Power- and Performance - Aware Architectures
ColaboratorSmith, James E.; González Colás, Antonio María; Universitat Politècnica de Catalunya. Departament d'Arquitectura de Computadors
Document typeDoctoral thesis
PublisherUniversitat Politècnica de Catalunya
Rights accessOpen Access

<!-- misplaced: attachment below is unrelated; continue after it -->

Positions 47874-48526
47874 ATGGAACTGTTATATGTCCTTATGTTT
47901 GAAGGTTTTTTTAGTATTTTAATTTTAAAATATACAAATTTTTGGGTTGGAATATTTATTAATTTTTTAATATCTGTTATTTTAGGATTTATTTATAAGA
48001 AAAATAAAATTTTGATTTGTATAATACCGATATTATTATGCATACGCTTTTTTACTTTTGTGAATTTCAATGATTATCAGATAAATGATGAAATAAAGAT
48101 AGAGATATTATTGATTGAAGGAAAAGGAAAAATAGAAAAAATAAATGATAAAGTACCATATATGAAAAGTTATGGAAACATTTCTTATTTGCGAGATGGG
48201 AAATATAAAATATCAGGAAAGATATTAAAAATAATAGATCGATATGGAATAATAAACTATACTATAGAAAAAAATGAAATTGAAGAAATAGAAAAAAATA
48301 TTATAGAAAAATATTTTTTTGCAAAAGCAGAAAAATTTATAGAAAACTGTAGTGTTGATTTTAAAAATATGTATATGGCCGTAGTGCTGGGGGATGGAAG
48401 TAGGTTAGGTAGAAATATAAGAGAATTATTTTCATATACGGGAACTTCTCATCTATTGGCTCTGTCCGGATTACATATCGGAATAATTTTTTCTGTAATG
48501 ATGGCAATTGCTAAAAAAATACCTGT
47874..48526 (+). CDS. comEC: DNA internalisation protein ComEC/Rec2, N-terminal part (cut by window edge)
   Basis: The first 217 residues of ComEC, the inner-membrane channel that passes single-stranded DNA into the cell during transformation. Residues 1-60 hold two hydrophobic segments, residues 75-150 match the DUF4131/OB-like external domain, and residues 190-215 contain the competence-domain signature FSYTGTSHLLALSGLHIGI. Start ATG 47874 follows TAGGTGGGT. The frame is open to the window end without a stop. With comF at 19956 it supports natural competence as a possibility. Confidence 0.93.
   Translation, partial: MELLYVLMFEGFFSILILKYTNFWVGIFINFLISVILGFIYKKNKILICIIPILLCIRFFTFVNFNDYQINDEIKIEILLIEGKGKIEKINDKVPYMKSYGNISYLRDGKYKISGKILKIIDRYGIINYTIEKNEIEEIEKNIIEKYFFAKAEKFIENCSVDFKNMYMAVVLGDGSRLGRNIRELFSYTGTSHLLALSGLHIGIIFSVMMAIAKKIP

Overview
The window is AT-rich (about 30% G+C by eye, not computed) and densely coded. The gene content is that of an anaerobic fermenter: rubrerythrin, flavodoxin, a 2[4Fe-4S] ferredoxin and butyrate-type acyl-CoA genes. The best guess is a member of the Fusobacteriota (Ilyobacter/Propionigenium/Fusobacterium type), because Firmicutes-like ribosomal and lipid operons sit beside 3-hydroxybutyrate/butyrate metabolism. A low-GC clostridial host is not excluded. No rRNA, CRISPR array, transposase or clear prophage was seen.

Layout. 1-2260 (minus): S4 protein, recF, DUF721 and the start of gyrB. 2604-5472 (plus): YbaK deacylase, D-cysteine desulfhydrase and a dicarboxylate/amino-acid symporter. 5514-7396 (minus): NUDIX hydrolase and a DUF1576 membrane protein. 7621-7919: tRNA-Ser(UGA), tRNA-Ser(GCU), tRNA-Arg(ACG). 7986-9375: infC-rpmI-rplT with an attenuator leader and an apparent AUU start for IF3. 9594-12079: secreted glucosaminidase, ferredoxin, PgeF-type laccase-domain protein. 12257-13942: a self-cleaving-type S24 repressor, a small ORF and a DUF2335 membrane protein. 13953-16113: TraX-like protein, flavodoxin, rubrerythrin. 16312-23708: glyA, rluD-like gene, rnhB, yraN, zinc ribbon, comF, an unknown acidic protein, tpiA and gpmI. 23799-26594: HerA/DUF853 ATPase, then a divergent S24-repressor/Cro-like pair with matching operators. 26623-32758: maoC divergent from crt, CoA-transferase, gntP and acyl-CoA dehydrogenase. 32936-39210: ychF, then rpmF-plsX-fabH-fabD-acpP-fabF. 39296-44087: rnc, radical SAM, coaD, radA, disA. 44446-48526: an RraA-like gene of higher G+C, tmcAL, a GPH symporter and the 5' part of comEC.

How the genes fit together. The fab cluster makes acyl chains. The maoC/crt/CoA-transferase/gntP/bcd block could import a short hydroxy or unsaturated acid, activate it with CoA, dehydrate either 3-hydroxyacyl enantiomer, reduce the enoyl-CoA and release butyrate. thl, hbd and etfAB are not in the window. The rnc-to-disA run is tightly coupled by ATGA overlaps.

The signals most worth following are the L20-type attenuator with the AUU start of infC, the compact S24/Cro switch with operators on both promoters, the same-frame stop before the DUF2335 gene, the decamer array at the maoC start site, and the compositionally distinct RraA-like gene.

The scaling of silicon technology has been ongoing for over forty years. We are on the way to commercializing devices having a minimum feature size of one-tenth of a micron. The push for miniaturization comes from the demand for higher functionality and higher performance at a lower cost. As a result, successively higher levels of integration have been driving up the power consumption of chips. Today, heat removal and power distribution are at the forefront of the problems faced by chip designers.In recent years portability has become important. Historically, portable applications were characterized by low throughput requirements such as for a wristwatch. This is no longer true.Among the new portable applications are hand-held multimedia terminals with video display and capture, audio reproduction and capture, voice recognition, and handwriting recognition capabilities. These capabilities call for a tremendous amount of computational capacity. This computational capacity has to be realized with very low power requirements in order for the battery to have a satisfactory life span. This thesis is an attempt to provide microarchitecture and compiler techniques for low-power chips with high-computational capacity.The first part of this work presents some schemes for reducing the complexity of the issue logic. The issue logic has become one of the main sources of energy consumption in recent years. The inherent associative look-up and the size of the structures (crucial for exploiting ILP), have led the issue logic to a significant energy budget. The techniques presented in this work eliminate or reduce the associative logic by determining producer-consumer relationships between the instructions or by scheduling the instructions according to the latency of the operations.An important effort has been deployed to reduce the energy requirements and the power dissipation through novel mechanisms based on value compression. As a result, the second part of this thesis introduces several ultra-low power and high-end processor designs. First, the design space for ultra-low power processors is explored. Several designs are developed (at the architectural level) from scratch that exploit value compression at all levels of the data-path. Second, value compression for high-performance processors is proposed and evaluated. At the end of this thesis, two compile-time techniques are presented that show how the compiler can help in reducing the energy consumption. By means of a static analysis of the program code or through profiling, the compiler is able to know the size of the operands involved in the computation. Through these analyses, the compiler is able to use narrower operations (i.e. a 64-bit addition can be converted to an 8-bit addition due to the information of the size of the operands).Overall, this thesis compromises the detailed study of one of the most power hungry units in a processor (the issue logic) and the use of value compression (through hardware and software) as a mean to reduce the energy consumption in all the stages of the pipeline.
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